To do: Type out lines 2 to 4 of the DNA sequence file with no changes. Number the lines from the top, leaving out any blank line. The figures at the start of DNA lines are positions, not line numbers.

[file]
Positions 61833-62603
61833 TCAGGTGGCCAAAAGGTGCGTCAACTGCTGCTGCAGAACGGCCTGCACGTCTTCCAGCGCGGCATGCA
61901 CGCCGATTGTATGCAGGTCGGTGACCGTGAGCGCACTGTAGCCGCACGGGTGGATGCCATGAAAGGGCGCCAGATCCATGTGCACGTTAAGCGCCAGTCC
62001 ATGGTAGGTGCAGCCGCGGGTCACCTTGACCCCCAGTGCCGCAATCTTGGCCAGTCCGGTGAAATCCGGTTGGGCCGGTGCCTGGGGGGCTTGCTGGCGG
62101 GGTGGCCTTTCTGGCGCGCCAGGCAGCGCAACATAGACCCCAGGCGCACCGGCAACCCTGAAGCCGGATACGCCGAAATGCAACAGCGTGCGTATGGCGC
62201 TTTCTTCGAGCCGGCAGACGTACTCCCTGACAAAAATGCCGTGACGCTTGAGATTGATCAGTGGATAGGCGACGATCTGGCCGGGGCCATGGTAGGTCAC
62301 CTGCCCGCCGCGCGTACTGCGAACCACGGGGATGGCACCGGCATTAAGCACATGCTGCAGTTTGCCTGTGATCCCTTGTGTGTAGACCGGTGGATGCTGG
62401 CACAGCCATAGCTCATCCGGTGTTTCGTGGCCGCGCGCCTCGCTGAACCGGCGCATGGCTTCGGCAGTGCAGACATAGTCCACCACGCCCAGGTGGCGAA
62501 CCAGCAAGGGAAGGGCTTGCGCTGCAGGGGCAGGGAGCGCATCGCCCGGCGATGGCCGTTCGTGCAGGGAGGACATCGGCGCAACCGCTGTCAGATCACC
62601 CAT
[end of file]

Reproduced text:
61833 TCAGGTGGCCAAAAGGTGCGTCAACTGCTGCTGCAGAACGGCCTGCACGTCTTCCAGCGCGGCATGCA
61901 CGCCGATTGTATGCAGGTCGGTGACCGTGAGCGCACTGTAGCCGCACGGGTGGATGCCATGAAAGGGCGCCAGATCCATGTGCACGTTAAGCGCCAGTCC
62001 ATGGTAGGTGCAGCCGCGGGTCACCTTGACCCCCAGTGCCGCAATCTTGGCCAGTCCGGTGAAATCCGGTTGGGCCGGTGCCTGGGGGGCTTGCTGGCGG